5. Marvell OCTEON TX2 Platform Guide

This document gives an overview of Marvell OCTEON TX2 RVU H/W block, packet flow and procedure to build DPDK on OCTEON TX2 platform.

More information about OCTEON TX2 SoC can be found at Marvell Official Website.

5.1. Supported OCTEON TX2 SoCs

  • CN98xx
  • CN96xx
  • CN93xx

5.2. OCTEON TX2 Resource Virtualization Unit architecture

The Fig. 5.2 diagram depicts the RVU architecture and a resource provisioning example.


Fig. 5.2 OCTEON TX2 Resource virtualization architecture and provisioning example

Resource Virtualization Unit (RVU) on Marvell’s OCTEON TX2 SoC maps HW resources belonging to the network, crypto and other functional blocks onto PCI-compatible physical and virtual functions.

Each functional block has multiple local functions (LFs) for provisioning to different PCIe devices. RVU supports multiple PCIe SRIOV physical functions (PFs) and virtual functions (VFs).

The Table 5.6 shows the various local functions (LFs) provided by the RVU and its functional mapping to DPDK subsystem.

Table 5.6 RVU managed functional blocks and its mapping to DPDK subsystem
# LF DPDK subsystem mapping
1 NIX rte_ethdev, rte_tm, rte_event_eth_[rt]x_adapter, rte_security
2 NPA rte_mempool
3 NPC rte_flow
4 CPT rte_cryptodev, rte_event_crypto_adapter
5 SSO rte_eventdev
6 TIM rte_event_timer_adapter
7 LBK rte_ethdev
8 DPI rte_rawdev
9 SDP rte_ethdev
10 REE rte_regexdev

PF0 is called the administrative / admin function (AF) and has exclusive privileges to provision RVU functional block’s LFs to each of the PF/VF.

PF/VFs communicates with AF via a shared memory region (mailbox).Upon receiving requests from PF/VF, AF does resource provisioning and other HW configuration.

AF is always attached to host, but PF/VFs may be used by host kernel itself, or attached to VMs or to userspace applications like DPDK, etc. So, AF has to handle provisioning/configuration requests sent by any device from any domain.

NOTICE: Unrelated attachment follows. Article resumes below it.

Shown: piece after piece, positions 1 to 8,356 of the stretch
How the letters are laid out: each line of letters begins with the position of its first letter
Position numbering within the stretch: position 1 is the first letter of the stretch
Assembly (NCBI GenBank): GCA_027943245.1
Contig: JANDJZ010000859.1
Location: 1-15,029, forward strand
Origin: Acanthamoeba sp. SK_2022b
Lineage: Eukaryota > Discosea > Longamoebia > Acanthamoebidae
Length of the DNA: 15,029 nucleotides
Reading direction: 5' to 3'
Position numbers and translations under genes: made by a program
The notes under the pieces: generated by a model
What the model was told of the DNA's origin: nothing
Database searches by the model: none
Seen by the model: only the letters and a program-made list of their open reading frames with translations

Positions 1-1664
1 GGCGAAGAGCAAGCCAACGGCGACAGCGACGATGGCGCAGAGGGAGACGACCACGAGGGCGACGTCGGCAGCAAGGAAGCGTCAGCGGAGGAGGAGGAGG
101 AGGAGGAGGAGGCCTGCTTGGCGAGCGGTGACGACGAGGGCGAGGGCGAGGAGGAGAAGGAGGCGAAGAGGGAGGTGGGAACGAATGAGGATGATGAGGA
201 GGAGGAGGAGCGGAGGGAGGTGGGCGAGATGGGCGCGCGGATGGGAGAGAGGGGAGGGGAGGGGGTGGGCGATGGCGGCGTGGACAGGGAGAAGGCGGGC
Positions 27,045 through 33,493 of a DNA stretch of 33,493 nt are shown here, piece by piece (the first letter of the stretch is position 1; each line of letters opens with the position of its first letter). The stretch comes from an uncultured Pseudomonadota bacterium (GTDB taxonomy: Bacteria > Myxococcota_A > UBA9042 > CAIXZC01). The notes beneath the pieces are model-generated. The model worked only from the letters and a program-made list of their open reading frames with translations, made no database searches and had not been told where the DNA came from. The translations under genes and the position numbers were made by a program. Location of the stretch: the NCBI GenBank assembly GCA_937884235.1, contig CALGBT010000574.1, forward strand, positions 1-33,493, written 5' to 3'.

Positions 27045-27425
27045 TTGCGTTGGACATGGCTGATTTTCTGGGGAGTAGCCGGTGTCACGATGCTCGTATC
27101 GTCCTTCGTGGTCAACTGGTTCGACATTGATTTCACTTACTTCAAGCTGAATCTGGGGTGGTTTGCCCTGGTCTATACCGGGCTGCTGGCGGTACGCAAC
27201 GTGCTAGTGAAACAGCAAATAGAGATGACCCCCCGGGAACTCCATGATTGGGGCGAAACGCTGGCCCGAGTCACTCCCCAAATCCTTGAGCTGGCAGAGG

The AF driver does not receive or process any data. It is only a configuration driver used in control path.

The Fig. 5.2 diagram also shows a resource provisioning example where,

  1. PFx and PFx-VF0 bound to Linux netdev driver.
  2. PFx-VF1 ethdev driver bound to the first DPDK application.
  3. PFy ethdev driver, PFy-VF0 ethdev driver, PFz eventdev driver, PFm-VF0 cryptodev driver bound to the second DPDK application.

5.3. LBK HW Access

Loopback HW Unit (LBK) receives packets from NIX-RX and sends packets back to NIX-TX. The loopback block has N channels and contains data buffering that is shared across all channels. The LBK HW Unit is abstracted using ethdev subsystem, Where PF0’s VFs are exposed as ethdev device and odd-even pairs of VFs are tied together, that is, packets sent on odd VF end up received on even VF and vice versa. This would enable HW accelerated means of communication between two domains where even VF bound to the first domain and odd VF bound to the second domain.

Typical application usage models are,

  1. Communication between the Linux kernel and DPDK application.
  2. Exception path to Linux kernel from DPDK application as SW KNI replacement.
  3. Communication between two different DPDK applications.

5.4. SDP interface

System DPI Packet Interface unit(SDP) provides PCIe endpoint support for remote host to DMA packets into and out of OCTEON TX2 SoC. SDP interface comes in to live only when OCTEON TX2 SoC is connected in PCIe endpoint mode. It can be used to send/receive packets to/from remote host machine using input/output queue pairs exposed to it. SDP interface receives input packets from remote host from NIX-RX and sends packets to remote host using NIX-TX. Remote host machine need to use corresponding driver (kernel/user mode) to communicate with SDP interface on OCTEON TX2 SoC. SDP supports single PCIe SRIOV physical function(PF) and multiple virtual functions(VF’s). Users can bind PF or VF to use SDP interface and it will be enumerated as ethdev ports.

The primary use case for SDP is to enable the smart NIC use case. Typical usage models are,

  1. Communication channel between remote host and OCTEON TX2 SoC over PCIe.
  2. Transfer packets received from network interface to remote host over PCIe and vice-versa.

5.5. OCTEON TX2 packet flow

The Fig. 5.3 diagram depicts the packet flow on OCTEON TX2 SoC in conjunction with use of various HW accelerators.


Fig. 5.3 OCTEON TX2 packet flow in conjunction with use of HW accelerators

5.6. HW Offload Drivers